Thursday, December 16, 2021

Cruising for wildlife

One of the best ways to travel in Alaska is by ship. Visions of massive blue glaciers, misty snow-capped mountains, and dog sleds may come to mind. But don’t forget about the wildlife. From bears to birds, wildlife can be found literally everywhere in the state. If you want to see more than just coastal inhabitants, consider a land extension, either before or after the cruise, that will provide additional views of this large state and its diverse wildlife.

Winter is the perfect time to start planning your Alaska cruise. All major cruise lines that sail from the U. S. provide a wide selection of cruise lengths, dates, and options. Sailing the Inside Passage is a favorite itinerary of cruisers, so let’s look at a variety of wildlife that you can see either from the ship or when exploring on shore.

Look for orca whales, largest member of the dolphin family. They roam in pods throughout the cool waters of southeast Alaska but are not as prevalent as humpback whales. Being somewhat social, their black and white bodies make them easy to spot on a cruise, especially if you have binoculars and are willing to scan the sea from time to time.

Look, also, for dophins and porpoises, which frequent shallow coastal waters and are commonly seen throughout Alaska’s bays. These playful creatures seem to enjoy showing off for spectators—who absolutely love their acrobatic maneuvers.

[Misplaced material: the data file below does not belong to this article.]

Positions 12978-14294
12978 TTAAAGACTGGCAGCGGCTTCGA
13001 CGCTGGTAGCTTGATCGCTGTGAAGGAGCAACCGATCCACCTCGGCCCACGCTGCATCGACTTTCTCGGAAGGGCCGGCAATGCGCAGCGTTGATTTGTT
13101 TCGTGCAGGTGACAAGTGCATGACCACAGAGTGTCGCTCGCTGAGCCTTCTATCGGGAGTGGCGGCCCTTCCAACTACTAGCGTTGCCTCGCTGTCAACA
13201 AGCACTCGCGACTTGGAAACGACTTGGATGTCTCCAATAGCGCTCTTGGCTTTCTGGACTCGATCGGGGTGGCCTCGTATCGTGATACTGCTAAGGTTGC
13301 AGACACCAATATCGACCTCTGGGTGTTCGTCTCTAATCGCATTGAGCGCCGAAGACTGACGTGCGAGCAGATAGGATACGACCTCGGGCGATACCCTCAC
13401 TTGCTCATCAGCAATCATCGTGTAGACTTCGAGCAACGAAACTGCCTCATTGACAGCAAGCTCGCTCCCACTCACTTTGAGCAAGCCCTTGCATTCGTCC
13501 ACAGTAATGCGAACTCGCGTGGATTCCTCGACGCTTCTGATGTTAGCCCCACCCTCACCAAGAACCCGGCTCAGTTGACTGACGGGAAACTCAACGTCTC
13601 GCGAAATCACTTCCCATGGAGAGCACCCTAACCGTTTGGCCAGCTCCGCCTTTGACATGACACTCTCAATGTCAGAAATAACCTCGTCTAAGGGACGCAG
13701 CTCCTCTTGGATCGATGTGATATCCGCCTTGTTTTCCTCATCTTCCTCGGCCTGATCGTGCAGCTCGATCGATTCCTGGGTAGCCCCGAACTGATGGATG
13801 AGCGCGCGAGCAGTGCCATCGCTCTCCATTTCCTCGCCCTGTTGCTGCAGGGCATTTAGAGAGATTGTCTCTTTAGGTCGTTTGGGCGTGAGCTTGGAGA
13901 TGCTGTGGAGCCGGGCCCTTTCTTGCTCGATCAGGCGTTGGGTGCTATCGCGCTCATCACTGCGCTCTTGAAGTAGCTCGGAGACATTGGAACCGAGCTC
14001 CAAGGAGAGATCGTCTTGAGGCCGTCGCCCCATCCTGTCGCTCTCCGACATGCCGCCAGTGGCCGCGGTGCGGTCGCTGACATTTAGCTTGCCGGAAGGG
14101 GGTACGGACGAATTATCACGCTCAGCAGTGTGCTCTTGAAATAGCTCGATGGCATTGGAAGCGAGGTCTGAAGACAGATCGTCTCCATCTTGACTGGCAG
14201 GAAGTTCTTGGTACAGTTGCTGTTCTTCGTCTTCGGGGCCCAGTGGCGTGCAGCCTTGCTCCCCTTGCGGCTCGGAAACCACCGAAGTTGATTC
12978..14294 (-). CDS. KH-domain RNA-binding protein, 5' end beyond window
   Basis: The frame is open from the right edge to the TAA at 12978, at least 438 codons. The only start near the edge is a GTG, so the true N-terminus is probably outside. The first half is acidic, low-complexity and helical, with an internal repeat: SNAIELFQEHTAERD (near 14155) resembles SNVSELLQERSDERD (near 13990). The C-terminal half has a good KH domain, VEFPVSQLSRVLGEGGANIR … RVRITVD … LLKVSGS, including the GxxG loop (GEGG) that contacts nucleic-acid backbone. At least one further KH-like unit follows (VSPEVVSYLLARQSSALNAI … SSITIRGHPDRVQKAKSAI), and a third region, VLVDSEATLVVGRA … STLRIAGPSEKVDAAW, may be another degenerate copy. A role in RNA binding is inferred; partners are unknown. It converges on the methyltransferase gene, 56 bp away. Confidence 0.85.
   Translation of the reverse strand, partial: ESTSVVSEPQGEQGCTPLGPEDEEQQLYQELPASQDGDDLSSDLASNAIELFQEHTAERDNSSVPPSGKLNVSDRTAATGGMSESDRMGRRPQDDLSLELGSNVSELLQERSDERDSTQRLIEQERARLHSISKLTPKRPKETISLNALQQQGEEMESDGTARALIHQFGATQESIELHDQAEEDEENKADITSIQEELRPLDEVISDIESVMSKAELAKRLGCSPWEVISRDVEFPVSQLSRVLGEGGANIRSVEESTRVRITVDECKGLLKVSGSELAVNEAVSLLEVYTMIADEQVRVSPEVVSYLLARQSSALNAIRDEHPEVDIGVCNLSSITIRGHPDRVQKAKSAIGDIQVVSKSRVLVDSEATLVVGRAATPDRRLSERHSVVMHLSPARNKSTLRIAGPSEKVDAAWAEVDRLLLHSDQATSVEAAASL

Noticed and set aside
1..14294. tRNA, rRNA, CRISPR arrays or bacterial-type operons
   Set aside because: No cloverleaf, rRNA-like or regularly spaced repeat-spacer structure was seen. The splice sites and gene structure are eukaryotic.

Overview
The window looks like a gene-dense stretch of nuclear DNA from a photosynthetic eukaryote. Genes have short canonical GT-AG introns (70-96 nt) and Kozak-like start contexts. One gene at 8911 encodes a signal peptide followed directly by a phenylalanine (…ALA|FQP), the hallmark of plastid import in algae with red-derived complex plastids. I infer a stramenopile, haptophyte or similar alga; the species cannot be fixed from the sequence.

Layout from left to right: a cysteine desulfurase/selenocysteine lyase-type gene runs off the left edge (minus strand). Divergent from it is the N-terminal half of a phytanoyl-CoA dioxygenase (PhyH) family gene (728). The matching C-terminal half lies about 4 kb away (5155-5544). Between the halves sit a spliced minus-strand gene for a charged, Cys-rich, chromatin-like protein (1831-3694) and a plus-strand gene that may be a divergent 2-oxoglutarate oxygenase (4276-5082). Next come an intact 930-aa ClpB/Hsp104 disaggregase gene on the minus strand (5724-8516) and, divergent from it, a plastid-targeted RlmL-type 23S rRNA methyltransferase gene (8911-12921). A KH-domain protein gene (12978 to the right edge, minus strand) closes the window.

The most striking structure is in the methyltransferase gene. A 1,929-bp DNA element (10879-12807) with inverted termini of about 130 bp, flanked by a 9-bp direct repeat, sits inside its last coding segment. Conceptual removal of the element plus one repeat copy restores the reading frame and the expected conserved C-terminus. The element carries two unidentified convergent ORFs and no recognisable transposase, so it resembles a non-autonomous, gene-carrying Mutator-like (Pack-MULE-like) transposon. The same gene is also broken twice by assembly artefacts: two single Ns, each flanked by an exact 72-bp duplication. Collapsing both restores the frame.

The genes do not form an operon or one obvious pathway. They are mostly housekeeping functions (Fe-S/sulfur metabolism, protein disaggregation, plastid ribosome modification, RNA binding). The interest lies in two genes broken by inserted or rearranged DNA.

Passing a beach, sandbar, or ice floe near Alaska’s coast? Look for harbor seals. You might glimpse a brown head peeking out of the water as they swim gracefully from one hang out to another.

Sea otters also can frequently be seen lounging on chunks of ice or floating on their backs in the waters of Southeast Alaska. Watch them tumble and dive in the water and use paws to groom themselves. These playful furry creatures are especially abundant in water near fjords.

If you venture into Prince William Sound or Glacier Bay National Park, you might see humpback whales. These massive creatures spend warm days in the cooler Pacific Ocean around Alaska. After bulking up during the summer, in winter they migrate to seas near Hawaii where they can be spotted later in the year. Notice how the pattern on each fluke is different—a sort of fingerprint for the humpbacks.

Along the way, be on the lookout for bald eagles gliding in the air. They are surprisingly available, which is a thrill for anyone wanting to see our national bird in the wild. Watch as they swoop down to catch fish and then soar overhead back to large nests in trees along the shore.

Many port excursions are designed especially to see various types of wildlife, Local guides can increase your chances of spotting various fish or fowl. From remote areas to bustling cities, Alaska has much to offer any traveler. Don’t forget to bring your camera!

Photos by Larry and Beverly Burmeier

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